Analysis of the factors that determine goat rearing in Bushenyi district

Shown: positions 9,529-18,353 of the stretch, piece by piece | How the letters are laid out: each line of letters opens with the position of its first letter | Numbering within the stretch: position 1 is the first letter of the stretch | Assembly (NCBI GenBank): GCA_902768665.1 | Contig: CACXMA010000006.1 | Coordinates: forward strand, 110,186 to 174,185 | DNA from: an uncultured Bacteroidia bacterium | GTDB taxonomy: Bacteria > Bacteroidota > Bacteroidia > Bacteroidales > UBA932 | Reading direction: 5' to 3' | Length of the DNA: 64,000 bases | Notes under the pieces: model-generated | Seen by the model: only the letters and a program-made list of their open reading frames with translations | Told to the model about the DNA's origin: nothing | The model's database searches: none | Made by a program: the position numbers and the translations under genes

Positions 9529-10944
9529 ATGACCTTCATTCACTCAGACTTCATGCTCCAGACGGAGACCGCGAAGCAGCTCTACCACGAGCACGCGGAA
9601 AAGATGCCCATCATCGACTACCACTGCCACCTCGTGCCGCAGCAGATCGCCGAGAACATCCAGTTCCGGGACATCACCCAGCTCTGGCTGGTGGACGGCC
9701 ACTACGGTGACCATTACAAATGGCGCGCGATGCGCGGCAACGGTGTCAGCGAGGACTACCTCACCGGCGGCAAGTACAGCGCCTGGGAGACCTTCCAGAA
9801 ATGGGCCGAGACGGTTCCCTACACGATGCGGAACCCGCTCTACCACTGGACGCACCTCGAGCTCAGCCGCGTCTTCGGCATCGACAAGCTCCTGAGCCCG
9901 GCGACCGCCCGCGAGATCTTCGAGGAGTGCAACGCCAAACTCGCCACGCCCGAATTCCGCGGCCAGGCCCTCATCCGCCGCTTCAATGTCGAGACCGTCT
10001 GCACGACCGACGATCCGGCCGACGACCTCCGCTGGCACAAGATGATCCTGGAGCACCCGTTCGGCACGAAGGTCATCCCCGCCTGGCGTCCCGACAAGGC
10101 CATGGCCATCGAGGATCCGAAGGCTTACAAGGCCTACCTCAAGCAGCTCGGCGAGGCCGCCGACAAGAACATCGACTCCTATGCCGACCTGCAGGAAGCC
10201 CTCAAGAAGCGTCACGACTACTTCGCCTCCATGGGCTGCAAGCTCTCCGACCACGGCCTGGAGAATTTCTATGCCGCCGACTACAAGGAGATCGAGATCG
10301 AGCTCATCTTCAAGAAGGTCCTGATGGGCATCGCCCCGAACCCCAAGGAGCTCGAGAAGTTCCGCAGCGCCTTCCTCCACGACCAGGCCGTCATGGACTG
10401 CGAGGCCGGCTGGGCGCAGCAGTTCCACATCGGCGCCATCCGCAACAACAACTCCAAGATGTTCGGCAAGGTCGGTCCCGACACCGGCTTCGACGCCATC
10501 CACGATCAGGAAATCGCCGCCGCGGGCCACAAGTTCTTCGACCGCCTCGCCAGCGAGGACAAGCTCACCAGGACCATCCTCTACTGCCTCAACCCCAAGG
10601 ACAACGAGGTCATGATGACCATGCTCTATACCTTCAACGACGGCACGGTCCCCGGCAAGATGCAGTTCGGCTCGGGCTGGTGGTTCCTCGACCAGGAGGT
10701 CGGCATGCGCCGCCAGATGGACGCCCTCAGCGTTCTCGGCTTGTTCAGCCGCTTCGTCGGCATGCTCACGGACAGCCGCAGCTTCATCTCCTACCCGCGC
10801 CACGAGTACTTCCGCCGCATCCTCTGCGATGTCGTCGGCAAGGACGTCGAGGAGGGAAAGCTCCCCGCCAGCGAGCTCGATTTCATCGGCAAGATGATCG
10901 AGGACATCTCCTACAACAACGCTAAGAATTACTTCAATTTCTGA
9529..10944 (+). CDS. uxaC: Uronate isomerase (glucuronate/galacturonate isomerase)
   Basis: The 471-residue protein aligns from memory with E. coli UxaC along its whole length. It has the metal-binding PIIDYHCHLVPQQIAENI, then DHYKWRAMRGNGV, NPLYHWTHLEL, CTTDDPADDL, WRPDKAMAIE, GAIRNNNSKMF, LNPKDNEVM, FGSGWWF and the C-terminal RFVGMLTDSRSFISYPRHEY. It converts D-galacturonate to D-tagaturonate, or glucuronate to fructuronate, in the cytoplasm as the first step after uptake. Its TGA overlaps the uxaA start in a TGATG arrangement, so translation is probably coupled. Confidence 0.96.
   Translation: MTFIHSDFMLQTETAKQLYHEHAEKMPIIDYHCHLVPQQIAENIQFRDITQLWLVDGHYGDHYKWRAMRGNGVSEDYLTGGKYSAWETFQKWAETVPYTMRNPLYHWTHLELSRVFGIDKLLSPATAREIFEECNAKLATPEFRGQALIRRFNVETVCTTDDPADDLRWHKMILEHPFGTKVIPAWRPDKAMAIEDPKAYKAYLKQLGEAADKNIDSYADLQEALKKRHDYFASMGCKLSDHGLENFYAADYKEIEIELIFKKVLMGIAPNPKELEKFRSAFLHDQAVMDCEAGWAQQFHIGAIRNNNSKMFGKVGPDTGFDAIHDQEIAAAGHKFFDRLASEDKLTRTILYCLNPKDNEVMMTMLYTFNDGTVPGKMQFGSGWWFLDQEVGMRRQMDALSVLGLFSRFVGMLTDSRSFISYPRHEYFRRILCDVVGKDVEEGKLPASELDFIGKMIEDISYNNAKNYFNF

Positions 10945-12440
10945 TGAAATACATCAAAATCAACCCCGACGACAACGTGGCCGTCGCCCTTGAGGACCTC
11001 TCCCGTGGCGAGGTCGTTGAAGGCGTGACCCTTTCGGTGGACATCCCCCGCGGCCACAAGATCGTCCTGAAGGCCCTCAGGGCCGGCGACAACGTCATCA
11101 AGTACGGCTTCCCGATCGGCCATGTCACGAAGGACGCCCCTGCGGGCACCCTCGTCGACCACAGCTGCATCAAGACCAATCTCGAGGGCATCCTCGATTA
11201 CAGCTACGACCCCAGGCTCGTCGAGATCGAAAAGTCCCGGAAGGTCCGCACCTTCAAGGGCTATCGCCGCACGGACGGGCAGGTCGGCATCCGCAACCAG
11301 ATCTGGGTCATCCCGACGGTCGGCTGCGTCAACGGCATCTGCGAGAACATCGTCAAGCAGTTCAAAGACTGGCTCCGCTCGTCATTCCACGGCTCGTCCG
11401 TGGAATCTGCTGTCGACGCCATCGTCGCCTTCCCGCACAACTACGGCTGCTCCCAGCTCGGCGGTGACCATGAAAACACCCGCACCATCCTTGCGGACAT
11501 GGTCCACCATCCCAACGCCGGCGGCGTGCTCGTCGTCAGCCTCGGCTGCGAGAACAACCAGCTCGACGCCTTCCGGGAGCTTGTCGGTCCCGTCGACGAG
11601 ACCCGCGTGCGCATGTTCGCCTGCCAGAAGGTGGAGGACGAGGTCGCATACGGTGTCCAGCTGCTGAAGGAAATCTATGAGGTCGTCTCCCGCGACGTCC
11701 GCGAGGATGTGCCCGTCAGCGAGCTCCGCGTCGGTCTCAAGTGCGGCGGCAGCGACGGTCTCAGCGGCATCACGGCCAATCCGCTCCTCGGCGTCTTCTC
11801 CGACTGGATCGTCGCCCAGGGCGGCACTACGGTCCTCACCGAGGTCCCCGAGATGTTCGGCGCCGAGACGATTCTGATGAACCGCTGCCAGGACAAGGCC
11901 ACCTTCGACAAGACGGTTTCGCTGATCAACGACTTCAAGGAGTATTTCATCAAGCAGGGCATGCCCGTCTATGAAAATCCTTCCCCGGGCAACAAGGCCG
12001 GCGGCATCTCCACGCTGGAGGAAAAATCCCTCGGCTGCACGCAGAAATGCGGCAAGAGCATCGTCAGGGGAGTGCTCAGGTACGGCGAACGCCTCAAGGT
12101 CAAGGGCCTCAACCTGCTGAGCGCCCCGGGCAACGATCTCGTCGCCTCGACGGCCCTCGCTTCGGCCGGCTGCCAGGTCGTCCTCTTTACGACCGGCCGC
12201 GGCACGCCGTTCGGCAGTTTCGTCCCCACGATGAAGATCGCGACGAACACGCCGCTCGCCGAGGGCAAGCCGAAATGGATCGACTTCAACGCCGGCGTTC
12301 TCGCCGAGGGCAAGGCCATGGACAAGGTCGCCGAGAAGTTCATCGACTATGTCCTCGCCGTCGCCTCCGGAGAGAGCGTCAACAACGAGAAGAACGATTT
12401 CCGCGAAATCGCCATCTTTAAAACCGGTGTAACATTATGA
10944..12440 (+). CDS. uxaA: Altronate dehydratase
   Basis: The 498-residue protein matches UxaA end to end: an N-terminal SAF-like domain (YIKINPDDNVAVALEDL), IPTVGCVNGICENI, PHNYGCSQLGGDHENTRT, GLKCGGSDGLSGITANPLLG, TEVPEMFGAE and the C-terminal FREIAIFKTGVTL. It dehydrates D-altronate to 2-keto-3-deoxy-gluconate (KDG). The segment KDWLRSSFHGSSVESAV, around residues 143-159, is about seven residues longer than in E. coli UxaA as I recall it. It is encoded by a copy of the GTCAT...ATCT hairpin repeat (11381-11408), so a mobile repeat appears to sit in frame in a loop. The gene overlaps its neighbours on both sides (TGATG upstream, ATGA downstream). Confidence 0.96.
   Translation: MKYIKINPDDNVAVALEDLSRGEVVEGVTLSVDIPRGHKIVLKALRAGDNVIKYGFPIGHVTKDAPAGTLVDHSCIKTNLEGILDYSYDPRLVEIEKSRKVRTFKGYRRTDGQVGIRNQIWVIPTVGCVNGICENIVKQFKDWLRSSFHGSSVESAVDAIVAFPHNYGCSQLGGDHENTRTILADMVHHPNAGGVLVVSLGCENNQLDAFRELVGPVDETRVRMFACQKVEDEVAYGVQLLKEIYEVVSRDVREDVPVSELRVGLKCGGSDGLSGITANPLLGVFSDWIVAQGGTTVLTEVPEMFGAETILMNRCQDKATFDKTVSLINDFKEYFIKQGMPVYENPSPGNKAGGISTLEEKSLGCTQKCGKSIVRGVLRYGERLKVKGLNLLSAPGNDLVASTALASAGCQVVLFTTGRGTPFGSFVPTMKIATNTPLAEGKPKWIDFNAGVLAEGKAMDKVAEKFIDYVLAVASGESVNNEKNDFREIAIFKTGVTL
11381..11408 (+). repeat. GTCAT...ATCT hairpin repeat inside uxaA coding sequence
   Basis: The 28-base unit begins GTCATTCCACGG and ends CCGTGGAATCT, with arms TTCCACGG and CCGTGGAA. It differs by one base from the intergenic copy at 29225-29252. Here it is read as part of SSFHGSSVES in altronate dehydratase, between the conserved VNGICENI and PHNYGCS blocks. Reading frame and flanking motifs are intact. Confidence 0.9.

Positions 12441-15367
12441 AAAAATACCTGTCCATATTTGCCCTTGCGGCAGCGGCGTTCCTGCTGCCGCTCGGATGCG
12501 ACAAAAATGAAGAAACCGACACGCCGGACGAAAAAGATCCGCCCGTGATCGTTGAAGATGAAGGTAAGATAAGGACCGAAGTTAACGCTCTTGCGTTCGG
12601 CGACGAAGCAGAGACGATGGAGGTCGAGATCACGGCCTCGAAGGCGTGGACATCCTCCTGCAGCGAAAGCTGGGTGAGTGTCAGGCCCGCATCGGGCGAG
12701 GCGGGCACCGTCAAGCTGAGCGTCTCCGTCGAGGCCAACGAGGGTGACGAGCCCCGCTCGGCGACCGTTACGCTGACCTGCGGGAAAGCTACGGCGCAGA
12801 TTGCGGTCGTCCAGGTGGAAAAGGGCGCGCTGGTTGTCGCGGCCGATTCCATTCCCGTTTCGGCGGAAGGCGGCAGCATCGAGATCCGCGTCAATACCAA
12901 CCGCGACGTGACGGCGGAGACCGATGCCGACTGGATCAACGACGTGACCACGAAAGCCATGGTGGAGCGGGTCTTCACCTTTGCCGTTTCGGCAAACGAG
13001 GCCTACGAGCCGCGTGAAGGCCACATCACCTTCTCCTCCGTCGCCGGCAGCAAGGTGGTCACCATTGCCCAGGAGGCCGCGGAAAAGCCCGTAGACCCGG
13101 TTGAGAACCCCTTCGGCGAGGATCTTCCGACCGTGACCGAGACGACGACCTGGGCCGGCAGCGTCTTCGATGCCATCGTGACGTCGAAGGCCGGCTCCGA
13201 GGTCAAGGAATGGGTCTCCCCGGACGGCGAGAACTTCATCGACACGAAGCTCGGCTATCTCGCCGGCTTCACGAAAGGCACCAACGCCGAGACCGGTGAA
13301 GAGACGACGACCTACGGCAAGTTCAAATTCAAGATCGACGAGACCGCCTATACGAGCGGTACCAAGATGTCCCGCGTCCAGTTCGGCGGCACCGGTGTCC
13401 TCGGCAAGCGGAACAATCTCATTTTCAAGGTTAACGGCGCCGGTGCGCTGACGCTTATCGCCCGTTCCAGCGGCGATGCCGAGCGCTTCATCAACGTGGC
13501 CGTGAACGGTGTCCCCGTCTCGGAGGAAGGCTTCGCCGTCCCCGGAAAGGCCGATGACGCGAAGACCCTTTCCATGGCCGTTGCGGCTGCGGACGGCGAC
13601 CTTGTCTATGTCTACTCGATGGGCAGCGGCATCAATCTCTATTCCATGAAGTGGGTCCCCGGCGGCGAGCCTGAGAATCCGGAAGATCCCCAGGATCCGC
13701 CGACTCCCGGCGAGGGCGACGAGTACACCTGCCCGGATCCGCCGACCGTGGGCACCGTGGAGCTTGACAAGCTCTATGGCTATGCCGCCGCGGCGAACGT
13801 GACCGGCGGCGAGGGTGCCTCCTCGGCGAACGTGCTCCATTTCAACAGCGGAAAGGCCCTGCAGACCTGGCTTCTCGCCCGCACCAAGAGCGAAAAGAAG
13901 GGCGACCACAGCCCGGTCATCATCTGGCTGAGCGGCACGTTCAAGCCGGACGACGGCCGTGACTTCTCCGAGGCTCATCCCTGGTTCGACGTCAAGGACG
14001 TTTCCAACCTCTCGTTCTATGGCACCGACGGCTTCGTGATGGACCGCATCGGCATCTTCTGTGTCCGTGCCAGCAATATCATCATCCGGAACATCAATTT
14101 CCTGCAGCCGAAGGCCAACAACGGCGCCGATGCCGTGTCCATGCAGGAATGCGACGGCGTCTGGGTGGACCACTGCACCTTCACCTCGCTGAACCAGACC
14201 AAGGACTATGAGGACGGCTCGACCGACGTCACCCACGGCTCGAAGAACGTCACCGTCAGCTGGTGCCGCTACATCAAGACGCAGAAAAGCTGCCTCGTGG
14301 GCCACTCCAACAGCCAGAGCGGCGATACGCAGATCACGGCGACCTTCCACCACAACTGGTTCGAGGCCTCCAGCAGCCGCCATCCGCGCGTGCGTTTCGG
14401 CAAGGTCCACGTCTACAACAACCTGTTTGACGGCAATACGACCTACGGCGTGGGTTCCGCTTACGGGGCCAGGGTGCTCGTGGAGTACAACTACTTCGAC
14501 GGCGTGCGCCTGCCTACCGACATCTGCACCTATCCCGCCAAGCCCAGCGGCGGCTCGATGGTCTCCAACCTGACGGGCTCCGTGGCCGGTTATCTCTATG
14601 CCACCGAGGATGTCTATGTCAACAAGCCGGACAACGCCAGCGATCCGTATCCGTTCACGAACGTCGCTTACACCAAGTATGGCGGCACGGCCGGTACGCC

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An understanding of factors that determine goat rearing is crucial when formulating policies that support village-based goat production. To understand these factors, a study was conducted in Katikamwe parish in Bushenyi district of Uganda. The main objective that guided this study was to assess the factors that determine goat rearing in Bushenyi District. Multistage sampling was used to arrive at the sample where 120 households were selected in villages of Nyamabare Katikamwe Kyabugimbi in Bushenyi District. Structured questionnaires administered in 120 households were used to study the associated factors with goat rearing in Bushenyi District. Univariate analysis, bivariate and multivariable logistic regression were used for analysis. Results revealed that there was a statistically significant relationship between goat rearing and use of non – family labour as well as vaccination of goats at both the bivariate level and multivariable level. This clearly showed that the number of goats a farmer reared were highly dependent on whether a farmer used non-family labour and vaccinated his/her goats. This therefore implied that farmers who were not willing to use non-family labour reared a few goats that could be managed by their own family labour. On the other hand, since vaccination required a certain payment, it would also influence farmers’ choice on the number of goats to rear as farmers who felt that they could not spend a lot on vaccination reared a few goats they could manage to pay for. Furthermore, use of non-family labour is also due to households where the heads have other economic activities and opportunities to attend to, thus they have to hire labour to look after their livestock. Whereas other factors like age, gender, marital status and education level were not statistically significant with goat rearing. I highly recommended that all goat farmers and all those interested in goat rearing should use non-family labour and practice vaccination of goats as these turn out to increase goat productivity based on the conclusions that the number of goats a farmer rears are highly dependent on whether a farmer uses non-family labour. This implies that farmers who vaccinate their goats are more likely to have more goat production compared to their counterparts and the fact that most of the goat farmers highly depend on use of non-family labour for goat production.